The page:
The Monds of Avenue Road
Ludwig and Frida Mond, who had come to live in England, in 1866, to pursue Ludwig’s career as an industrial chemist, lived at The Poplars, a mansion in Avenue Road. The dining room was designed by John McKean Brydon, who also designed Tissot’s studio.
Two statues – Sappho and Sophocles
From the 1880s onwards the Monds began to winter in Italy and surrounded themselves with a circle of young artists, scientists and writers. Among these were two sculptors, Ferdinand Seeboeck, an Austrian, (whom the Monds had given money to establish himself in Rome) and Constantin Dausch, a German, who had studios near the Spanish Steps. The Monds acquired two statues, one of Sappho, the seventh century poetess, sculpted by Seeboeck, and one of Sophocles, copied by Dausch from the Lateran Sophocles now in the Vatican Museum. These were taken back to England and positioned in the hall of The Poplars.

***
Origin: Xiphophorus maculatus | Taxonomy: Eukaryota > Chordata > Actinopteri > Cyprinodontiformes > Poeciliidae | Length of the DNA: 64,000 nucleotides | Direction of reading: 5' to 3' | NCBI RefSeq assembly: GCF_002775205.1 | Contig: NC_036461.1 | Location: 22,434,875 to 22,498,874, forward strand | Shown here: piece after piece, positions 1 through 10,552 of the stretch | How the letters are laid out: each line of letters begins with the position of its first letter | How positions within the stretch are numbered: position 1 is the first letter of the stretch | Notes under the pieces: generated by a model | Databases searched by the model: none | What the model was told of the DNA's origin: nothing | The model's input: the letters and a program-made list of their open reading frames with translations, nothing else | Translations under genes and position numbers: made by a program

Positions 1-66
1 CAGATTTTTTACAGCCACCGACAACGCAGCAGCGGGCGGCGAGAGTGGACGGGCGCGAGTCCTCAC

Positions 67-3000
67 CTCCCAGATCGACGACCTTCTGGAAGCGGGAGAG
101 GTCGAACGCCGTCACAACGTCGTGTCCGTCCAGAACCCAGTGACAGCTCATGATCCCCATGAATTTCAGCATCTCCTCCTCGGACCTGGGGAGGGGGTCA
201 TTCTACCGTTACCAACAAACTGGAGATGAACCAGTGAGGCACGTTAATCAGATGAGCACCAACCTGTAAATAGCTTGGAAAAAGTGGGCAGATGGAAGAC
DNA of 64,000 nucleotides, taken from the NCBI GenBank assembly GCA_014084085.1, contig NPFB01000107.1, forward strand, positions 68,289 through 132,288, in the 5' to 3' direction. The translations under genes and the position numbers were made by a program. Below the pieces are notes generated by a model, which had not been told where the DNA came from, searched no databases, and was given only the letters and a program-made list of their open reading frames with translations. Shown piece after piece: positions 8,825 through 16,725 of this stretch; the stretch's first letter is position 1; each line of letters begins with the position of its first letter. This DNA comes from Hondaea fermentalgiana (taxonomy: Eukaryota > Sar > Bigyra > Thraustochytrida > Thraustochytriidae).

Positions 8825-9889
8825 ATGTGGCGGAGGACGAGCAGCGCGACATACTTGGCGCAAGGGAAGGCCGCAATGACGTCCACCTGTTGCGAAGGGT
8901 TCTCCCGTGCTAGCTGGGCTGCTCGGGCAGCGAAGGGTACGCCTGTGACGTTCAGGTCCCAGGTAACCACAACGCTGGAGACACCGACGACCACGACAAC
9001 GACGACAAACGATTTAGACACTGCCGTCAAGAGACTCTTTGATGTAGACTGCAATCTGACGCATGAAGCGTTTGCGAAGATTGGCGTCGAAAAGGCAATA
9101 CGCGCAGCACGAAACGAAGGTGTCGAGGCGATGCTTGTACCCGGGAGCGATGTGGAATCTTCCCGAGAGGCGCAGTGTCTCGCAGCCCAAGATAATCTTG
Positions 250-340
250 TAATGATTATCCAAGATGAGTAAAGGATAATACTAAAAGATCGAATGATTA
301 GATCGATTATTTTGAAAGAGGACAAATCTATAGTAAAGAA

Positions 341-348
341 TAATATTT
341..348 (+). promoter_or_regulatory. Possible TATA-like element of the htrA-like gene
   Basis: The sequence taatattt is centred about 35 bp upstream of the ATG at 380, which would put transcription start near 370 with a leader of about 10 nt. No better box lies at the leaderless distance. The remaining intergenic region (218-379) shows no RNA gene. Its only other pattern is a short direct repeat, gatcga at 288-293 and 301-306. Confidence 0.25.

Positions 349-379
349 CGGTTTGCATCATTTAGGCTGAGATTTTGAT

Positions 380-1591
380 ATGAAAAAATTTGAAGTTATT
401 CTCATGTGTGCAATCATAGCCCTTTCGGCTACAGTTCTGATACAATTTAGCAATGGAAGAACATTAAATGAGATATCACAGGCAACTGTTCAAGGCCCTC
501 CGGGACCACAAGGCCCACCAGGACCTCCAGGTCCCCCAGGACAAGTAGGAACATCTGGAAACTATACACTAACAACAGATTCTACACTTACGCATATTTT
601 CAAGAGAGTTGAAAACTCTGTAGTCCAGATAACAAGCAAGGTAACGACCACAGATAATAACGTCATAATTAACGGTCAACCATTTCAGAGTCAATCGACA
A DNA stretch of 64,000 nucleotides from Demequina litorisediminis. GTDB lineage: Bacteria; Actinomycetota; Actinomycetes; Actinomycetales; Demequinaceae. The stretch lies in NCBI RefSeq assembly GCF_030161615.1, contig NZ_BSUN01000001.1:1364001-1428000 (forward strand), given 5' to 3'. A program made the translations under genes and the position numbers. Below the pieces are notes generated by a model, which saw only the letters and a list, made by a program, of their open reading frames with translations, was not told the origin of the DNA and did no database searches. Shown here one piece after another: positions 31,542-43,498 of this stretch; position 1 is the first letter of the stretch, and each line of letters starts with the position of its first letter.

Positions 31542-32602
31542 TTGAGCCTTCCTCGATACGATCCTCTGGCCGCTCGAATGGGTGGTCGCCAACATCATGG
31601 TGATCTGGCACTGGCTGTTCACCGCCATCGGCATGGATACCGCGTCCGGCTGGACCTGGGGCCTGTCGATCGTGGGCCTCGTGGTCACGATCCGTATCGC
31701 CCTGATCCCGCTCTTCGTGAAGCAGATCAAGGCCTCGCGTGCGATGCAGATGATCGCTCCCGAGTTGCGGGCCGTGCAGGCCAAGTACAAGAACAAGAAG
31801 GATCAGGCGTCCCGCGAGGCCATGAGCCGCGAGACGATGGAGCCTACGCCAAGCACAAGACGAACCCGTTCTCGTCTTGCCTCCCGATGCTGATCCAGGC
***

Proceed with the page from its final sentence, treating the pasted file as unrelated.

Donation to King’s college, London
When Mrs Mond died, in 1923, her sons and executors, Alfred and Robert, sought advice from another of their mother’s protegés, Professor Sir Israel Gollancz, Secretary of the British Academy and Professor of English at King’s College in the Strand. He suggested that, as well as bequeathing their mother’s collection of manuscripts, paintings and books connected with the German Romantic poets Goethe and Schiller to the College, the statues would look impressive in the entrance hall at King’s College, where they remain to this day
With thanks to an article by Professor Michael Trapp